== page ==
remove functions exercisable otherwise than in or as regards Scotland,
(b) it relates to reserved matters,
(c) it is in breach of the restrictions in Schedule 4,
(d) it is incompatible with any of the Convention rights or with Community law,
(e) it would remove the Lord Advocate from his position as head of the systems of
criminal prosecution and investigation of deaths in Scotland.
7 Section 30 of the same Act entitled ‘Legislative competence: supplementary’ provides:
(1) Schedule 5 (which defines reserved matters) shall have effect.
independence of Scots Private law and Scots Criminal law is preserved and enhanced by
the Scotland Act, as the Scottish Parliament is given powers over it even in areas of
matters reserved for Westminster, unless the rule in question is special to a reserved
Matters of Constitutional importance reserved for Westminster include freedom
of trade in the UK guaranteed by the Union with Scotland Act 1706 and of the Union
with England Act 17079; certain provisions of the European Communities Act 197210;
the provisions of the Local Government, Planning and Land Act 1980 on designation of
enterprise zones11; the provisions of the Social Security Administration Act 1992 on rent
rebate and rent allowance subsidy and council tax benefit12; the Human Rights Act 1998,
which implemented in the UK the European Convention of Human Rights, which first
came into force in Scotland13.
Other reserved matters, on which the Scottish Parliament has no legislative
powers, are defined by Schedule 5 of the Scotland Act. These include, first, several
aspects of the UK constitution, namely, the Crown, including succession to the Crown
and a regency, the Union of the Kingdoms of Scotland and England, the Parliament of the
United Kingdom, the continued existence of the High Court of Justiciary as a criminal
court of first instance in Scotland and of appeal, and the continued existence of the Court
of Session as a civil court of first instance and of appeal. Even the determination of the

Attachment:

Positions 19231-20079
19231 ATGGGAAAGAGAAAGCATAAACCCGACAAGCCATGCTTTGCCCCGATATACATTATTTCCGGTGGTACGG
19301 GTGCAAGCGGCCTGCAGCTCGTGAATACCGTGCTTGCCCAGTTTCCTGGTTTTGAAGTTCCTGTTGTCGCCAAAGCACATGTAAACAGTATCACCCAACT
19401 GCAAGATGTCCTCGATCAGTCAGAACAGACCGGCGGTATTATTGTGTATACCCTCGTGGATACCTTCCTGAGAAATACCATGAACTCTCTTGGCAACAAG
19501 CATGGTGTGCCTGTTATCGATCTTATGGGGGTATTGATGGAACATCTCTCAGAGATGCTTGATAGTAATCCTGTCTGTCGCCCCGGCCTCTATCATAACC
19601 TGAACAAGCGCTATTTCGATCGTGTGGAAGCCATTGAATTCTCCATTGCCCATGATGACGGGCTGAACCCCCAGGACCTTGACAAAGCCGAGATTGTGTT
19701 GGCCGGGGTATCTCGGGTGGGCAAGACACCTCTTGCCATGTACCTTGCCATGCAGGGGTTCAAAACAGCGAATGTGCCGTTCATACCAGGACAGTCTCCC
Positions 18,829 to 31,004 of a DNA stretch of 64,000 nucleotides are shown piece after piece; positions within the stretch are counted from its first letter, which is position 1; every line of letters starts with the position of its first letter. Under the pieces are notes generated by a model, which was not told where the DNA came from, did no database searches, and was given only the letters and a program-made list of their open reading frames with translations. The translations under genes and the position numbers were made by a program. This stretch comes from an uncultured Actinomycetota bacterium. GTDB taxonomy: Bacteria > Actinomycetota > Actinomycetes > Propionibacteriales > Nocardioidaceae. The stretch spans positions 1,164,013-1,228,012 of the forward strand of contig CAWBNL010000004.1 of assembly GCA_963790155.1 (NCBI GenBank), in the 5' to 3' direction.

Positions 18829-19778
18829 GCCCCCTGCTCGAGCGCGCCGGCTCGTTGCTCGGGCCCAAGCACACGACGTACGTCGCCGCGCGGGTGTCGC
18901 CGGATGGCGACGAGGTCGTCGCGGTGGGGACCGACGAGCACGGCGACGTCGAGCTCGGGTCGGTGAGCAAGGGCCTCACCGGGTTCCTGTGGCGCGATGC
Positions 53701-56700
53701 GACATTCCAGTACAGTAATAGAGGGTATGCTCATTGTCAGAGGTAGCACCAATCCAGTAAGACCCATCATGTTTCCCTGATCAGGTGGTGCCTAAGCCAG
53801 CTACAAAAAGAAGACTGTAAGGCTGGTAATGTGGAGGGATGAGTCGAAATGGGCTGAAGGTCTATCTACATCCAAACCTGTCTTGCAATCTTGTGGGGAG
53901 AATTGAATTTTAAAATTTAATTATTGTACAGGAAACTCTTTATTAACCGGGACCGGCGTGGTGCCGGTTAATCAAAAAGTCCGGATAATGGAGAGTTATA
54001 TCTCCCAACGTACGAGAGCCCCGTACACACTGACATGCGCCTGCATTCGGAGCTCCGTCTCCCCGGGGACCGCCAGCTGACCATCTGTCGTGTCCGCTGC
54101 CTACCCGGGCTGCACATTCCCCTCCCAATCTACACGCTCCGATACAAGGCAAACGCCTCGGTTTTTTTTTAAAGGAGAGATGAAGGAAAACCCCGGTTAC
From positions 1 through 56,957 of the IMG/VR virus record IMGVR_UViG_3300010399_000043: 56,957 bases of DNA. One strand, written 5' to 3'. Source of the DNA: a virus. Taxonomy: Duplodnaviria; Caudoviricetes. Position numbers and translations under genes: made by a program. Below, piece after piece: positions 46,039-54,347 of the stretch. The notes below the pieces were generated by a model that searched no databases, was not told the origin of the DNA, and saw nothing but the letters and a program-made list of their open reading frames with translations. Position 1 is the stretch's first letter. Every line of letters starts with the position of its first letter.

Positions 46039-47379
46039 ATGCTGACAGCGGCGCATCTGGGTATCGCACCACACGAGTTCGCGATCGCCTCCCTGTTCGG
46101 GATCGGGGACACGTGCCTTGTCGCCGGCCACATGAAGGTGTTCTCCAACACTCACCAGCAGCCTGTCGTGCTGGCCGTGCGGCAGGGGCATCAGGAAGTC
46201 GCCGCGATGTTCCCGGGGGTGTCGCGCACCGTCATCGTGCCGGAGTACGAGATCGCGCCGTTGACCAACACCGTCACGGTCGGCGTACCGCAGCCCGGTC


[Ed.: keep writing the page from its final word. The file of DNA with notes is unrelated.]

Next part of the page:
remuneration of judges14 of the Court of Session, sheriffs principal and sheriffs, members
of the Lands Tribunal for Scotland, and the Chairman of the Scottish Land Court is a
reserved matter. This shows that, despite the traditional independence of the Scottish
legal system recognized in the devolution legislation, all matters relating to the tenure and
remuneration of judges, important for judicial independence from party politics, are
reserved as matters of UK Constitutional importance. Significantly, however, Her
Majesty’s prerogative and other executive functions, functions exercisable by any person
acting on behalf of the Crown, or any office in the Scottish Administration are not
(2) Her Majesty may by Order in Council make any modifications of Schedule 4 or 5
which She considers necessary or expedient.
(3) Her Majesty may by Order in Council specify functions which are to be treated, for
such purposes of this Act as may be specified, as being, or as not being, functions which
are exercisable in or as regards Scotland.
(4) An Order in Council under this section may also make such modifications of
(a) any enactment or prerogative instrument (including any enactment comprised in or
made under this Act), or
(b) any other instrument or document,
— as Her Majesty considers necessary or expedient in connection with other provision
made by the Order.
8 Or the subject-matter of the rule is interest on sums due in respect of taxes or excise duties and refunds of
such taxes or duties, or the obligations, in relation to occupational or personal pension schemes, of the
trustees or managers.
9 Articles 4 and 6 of the Union with Scotland Act 1706 [1706 c. 11.] and the Union with England Act 1707